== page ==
Real Estate Lien Lawyers

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A lien is a specific claim against certain property of the debtor. It is a legal claim that changes a general court judgment against the debtor into a specific claim. If the debtor sells or refinances the property you have attached a lien to, you can be paid out the proceeds. Liens are usually attached to property that often changes hands or is refinanced. It often produces enough cash to pay you the judgment with post-judgment costs and interest. The down part is that it takes a couple of years for you to get paid.

Can a Lien be Created on Real Estate

A lien can be created on any real estate by registering your judgment with the land records office in the county in which the debtor's real state is located.

What Should I Look Out for before Placing a Lien?

You also want to check if other creditors have placed liens on the property, or you may find yourself at the end of a very long line and may even get nothing in the end. If there are other liens on the property, you can still place the lien but you should also pursue other strategies in trying to get your money.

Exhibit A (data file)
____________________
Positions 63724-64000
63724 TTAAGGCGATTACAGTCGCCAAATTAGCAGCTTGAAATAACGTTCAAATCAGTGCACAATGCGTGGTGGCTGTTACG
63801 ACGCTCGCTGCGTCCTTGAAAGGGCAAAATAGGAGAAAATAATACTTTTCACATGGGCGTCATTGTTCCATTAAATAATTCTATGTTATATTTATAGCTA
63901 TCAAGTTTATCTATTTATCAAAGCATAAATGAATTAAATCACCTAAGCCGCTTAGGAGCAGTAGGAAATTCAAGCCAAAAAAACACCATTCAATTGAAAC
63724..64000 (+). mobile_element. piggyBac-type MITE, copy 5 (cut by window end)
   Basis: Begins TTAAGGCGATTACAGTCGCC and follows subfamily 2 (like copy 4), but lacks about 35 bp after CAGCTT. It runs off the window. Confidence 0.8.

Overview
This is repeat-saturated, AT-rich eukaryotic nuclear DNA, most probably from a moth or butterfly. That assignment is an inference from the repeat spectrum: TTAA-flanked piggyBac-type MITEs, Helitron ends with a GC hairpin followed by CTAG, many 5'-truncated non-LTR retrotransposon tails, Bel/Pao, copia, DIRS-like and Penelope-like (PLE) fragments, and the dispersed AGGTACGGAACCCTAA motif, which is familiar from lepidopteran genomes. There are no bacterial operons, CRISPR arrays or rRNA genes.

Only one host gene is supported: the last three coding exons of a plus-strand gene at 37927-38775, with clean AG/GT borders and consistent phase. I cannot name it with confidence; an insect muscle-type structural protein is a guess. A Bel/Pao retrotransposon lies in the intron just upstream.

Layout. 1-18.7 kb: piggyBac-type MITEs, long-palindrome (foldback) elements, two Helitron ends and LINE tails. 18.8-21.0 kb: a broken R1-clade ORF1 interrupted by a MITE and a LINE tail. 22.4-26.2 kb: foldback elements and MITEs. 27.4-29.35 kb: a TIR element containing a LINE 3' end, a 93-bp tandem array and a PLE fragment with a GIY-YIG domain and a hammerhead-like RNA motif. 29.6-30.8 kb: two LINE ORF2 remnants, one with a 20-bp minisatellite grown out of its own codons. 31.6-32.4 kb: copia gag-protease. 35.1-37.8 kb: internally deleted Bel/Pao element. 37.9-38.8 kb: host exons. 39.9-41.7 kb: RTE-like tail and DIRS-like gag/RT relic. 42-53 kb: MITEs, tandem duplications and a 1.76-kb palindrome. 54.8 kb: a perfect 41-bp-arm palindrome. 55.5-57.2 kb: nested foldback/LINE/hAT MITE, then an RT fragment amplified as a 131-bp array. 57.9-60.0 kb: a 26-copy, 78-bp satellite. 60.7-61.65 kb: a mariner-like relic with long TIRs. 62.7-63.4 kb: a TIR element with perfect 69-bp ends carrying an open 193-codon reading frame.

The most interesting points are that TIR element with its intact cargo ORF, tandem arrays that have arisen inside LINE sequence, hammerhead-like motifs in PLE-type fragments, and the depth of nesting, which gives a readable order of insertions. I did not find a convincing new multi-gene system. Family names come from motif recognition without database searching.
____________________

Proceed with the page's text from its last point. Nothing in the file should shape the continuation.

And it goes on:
Can the Property be Transferred without Removing the Liens?

A lien doesn't have to be removed before the property is transferred. The lien simply remains on the property and the new owner of the specific property has to deal with it. If the new owner wants to transfer the property to someone who wants a clear title, the lien has to be paid off.

Are There any Limits on Real Estate Liens?

When the owner sells the real estate you will get paid off if there is sufficient money after the mortgage lender and other liens ahead of are paid. There are a couple of limits on your right as a real estate liens holder: 

What about Jointly Owned Property?

To find out what forms of ownership your judgment debtor has of his/her real estate, you can check the deed in the county recorder's office. If the deed doesn?t specify a particular type of joint ownership, property is seen as a tenancy in common. In jointly owned real estate, a lien works differently depending on the form of joint ownership: 

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Last Modified: 09-07-2012 04:47 PM PDT

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